White Paper: A Federal Vision for Future Computing: A Nanotechnology-Inspired Grand Challenge

Subject Area:
NNI Publications and Reports
Author: NNI/OSTP
Publication Date: Jul. 29 2016

Description:

This white paper presents a collective vision from the collaborating Federal agencies of the emerging and innovative solutions needed to realize the Nanotechnology-Inspired Grand Challenge for Future Computing. It describes the technical priorities shared by multiple Federal agencies, highlights the challenges and opportunities associated with these priorities, and presents a guiding vision for the research and development needed to achieve key near-, mid-, and long-term technical goals. By coordinating and collaborating across multiple levels of government, industry, academia, and nonprofit organizations, the nanotechnology and computer science communities can look beyond the decades-old approach to computing based on the von Neumann architecture and chart a new path that will continue the rapid pace of innovation beyond the next decade.

Background
On October 20, 2015, the White House announced “A Nanotechnology-Inspired Grand Challenge” to develop transformational computing capabilities by combining innovations in multiple scientific disciplines. The Grand Challenge addresses three Administration priorities—the National Nanotechnology Initiative (NNI), the National Strategic Computing Initiative (NSCI), and the Brain Research through Advancing Innovative Neurotechnologies (BRAIN) Initiative to:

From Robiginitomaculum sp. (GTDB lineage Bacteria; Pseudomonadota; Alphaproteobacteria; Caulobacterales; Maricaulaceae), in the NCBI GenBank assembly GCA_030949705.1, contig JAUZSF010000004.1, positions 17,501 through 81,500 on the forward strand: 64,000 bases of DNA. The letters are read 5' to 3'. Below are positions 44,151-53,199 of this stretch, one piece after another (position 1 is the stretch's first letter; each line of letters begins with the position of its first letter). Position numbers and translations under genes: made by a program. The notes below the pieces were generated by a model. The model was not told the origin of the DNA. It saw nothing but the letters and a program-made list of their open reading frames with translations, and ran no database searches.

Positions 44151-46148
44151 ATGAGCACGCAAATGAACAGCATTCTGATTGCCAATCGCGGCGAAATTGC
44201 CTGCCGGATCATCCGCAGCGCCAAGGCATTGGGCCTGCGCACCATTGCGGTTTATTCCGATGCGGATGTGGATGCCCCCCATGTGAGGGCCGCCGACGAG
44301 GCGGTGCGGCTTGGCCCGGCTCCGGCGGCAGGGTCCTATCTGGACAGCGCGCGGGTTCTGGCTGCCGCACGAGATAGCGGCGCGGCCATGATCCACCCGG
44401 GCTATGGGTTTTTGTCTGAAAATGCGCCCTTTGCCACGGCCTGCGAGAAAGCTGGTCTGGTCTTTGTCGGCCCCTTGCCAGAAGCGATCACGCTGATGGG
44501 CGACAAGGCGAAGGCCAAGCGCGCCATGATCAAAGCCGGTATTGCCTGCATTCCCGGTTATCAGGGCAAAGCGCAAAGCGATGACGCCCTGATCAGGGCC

"Create a new type of computer that can proactively interpret and learn from data, solve unfamiliar problems using           what it has learned, and operate with the energy efficiency of the human brain."

While it continues to be a national priority to advance conventional digital computing—which has been the engine of the information technology revolution—current technology falls far short of the human brain in terms of the brain’s sensing and problem-solving abilities and its low power consumption. Many experts predict that fundamental physical limitations will prevent transistor technology from ever matching these characteristics.


Nanotechnology Fact

Yes, nanotechnology is becoming ubiquitous in our daily lives and has found its way into many commercial products, for example, strong, lightweight materials for better fuel economy; targeted drug delivery for safer and more effective cancer treatments; clean, accessible drinking water around the world; superfast computers with vast amounts of storage; self-cleaning surfaces; wearable health monitors; more efficient solar panels; safer food through packaging and monitoring; regrowth of skin, bone, and nerve cells for better medical outcomes; smart windows that lighten or darken to conserve energy; and nanotechnology-enabled concrete that dries more quickly and has sensors to detect stress or corrosion at the nanoscale in roads, bridges, and buildings. By some estimates, revenue from the sale of nanotechnology-enabled products made in the United States has grown more than six-fold from 2009 through 2016 and is projected to exceed $500 billion in 2016.

For more information, see Benefits and Applications.

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